Pope’s decision shows concern for good of the Church, say Archbishop Nienstedt, Bishop Piché

| February 14, 2013 | 0 Comments
Pope Benedict XVI

Pope Benedict XVI walks with a cane as he arrives to meet with seminarians in Rome Feb. 8. The pope announced Feb. 11 that he will resign at the end of the month. CNS photo / Tony Gentile, Reuters

Archbishop John Nienstedt said he was surprised like everyone else around the world when he heard the news about Pope Benedict’s resignation for health reasons.

The archbishop was on his way Feb. 11 to a 6 a.m. holy hour during a visit to St. John Vianney College Seminary when someone asked him if he had heard the news.

“My first reaction was that it was probably just a rumor,” Archbishop Nienstedt said.

Later, when it was confirmed, the archbishop said he read Pope Benedict’s statement about the resignation and felt the Holy Father explained his situation well.

“He said to be an effective bishop of Rome and leader of the universal Church, one has to have a good mind and a good body,” Archbishop Nienstedt noted. “It’s a lot of stress and a lot of moving around. He’s been very visible in his travels. He’s kept up a schedule not unlike that of John Paul II. That all takes a toll.”

In addition to surprise, the news also comes with sadness.

“I think he’s been a great pope for us,” the archbishop said. “He’s been a great teacher, a wonderful writer, a great thinker, a learned man. He’s been a real gift to the Church.”

For the good of the Church

Bishop Lee Piché said he was surprised, “even stunned” at the news. But he said he has great respect for the pope, who has proven to be a wise and innovative thinker.

“From my perspective, the most important aspect of Pope Benedict’s announcement is his revelation that he took this step as a matter of conscience, but that the decision is not about him, but about the needs of the Church,” Bishop Piché said.

“It is for the sake of ensuring that the communion of Christ’s disciples in our time have the vigorous and agile kind of leadership we need not only to survive, but to thrive and grow,” the bishop added. “Our Church, because it is a worldwide communion, is vast, and the challenges are immense and complex. The Holy Father recognizes that he has reached the point in his life when the limitations of age and strength make it impossible for him to fulfill the demands of the office for the good of the Church.”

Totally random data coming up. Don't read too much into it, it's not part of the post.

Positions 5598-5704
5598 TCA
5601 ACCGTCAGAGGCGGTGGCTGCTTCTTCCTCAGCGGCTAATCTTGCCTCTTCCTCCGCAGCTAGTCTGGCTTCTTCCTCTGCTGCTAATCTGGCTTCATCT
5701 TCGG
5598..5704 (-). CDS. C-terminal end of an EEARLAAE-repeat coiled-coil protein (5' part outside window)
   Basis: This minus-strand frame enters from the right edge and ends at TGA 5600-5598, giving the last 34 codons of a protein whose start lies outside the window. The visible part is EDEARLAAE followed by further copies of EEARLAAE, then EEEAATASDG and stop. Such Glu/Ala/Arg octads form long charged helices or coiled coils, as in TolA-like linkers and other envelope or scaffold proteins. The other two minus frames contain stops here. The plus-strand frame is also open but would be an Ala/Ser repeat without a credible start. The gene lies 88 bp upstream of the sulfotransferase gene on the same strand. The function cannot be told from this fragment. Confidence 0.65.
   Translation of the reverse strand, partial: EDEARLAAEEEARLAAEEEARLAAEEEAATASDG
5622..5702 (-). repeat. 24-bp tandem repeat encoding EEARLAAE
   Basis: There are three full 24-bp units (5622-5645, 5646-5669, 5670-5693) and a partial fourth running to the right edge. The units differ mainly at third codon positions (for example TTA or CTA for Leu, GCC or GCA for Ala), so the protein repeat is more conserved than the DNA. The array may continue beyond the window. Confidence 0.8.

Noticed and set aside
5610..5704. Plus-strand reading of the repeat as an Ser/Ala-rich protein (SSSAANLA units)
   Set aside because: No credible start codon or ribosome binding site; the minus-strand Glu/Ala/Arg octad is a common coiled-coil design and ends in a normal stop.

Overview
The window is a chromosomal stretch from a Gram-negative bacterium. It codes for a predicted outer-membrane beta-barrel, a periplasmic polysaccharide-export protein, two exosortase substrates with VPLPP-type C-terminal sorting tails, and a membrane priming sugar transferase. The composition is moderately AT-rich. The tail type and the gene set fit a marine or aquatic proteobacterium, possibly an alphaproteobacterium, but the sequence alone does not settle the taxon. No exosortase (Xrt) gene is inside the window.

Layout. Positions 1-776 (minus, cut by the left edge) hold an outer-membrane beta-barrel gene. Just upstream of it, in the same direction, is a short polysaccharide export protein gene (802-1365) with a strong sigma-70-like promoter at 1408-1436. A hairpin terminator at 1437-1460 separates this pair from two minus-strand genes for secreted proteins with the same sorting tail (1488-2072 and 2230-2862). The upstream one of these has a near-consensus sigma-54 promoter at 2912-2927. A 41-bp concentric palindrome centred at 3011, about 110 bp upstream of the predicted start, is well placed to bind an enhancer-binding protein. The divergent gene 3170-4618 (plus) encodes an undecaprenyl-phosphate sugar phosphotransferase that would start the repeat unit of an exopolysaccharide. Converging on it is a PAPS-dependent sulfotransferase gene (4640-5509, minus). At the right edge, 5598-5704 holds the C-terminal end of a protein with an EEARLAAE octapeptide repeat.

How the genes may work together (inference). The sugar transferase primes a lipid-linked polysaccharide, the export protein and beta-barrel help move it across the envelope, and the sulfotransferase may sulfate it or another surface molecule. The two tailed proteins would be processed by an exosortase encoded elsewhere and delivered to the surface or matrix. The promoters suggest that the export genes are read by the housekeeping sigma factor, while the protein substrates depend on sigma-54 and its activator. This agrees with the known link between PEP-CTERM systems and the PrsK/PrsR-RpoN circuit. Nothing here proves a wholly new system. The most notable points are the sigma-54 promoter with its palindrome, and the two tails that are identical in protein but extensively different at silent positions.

Bishop Piché said he thinks the pope is telling all the faithful that we must re-examine our thinking and attitudes about the papal office.

“For one thing, it forces us to make more clear our understanding of the distinction between the person and the office, between the individual, Joseph Ratzinger, and the role that he has filled as the Vicar of Christ,” the bishop said. “In the end, the Church will grow in her understanding and appreciation of this essential office of unity and universal governance which can appear to many to be an anachronism and a monolithic thing. Pope Benedict, in this one amazing stroke, has made the papacy one of the most relevant topics of our age.”

Teacher at heart

Archbishop Nienstedt said his personal encounters with Pope Benedict have always been relatively short, but he has found much to admire during the pope’s service the last eight years.

The pope is a theologian and former teacher, Archbishop Nienstedt noted, and that background showed through during visits, such as the “ad limina” visit he and Bishop Piché made to Rome last March to report on the state of the archdiocese.

“Shortly after his elevation to the papacy, people used the word ‘serene’ to describe him,” Archbishop Nienstedt said. “I think that really captures it. There’s a sense of peace and calm. He listens attentively to everything that’s said — like a good teacher would. He likes to have a colloquium of sorts with the bishops instead of meeting one on one. I think he enjoys that give and take that you have in a seminar.”

He also said Pope Benedict is a humble man — a fact proven by his latest decision.

“It’s not easy to give up authority and power and influence in the Church,” the archbishop said. “But he’s just seen that it’s the right thing to do. I think that takes a man who has great introspection and is a man of great reflection and humility.”

Archbishop Nienstedt said the pope’s decision comes at a perfect time just as Lent begins. Prayer and fasting are needed, he said, so that “the Holy Spirit’s will might be done, that we’ll have a pontiff that will be equal to his great successors that we’ve had.”

“In my lifetime, we’ve had strong, faithful pontiffs,” he added. “I have every reason to believe the College of Cardinals will elect another.”

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Category: Pope Benedict Bids Farewell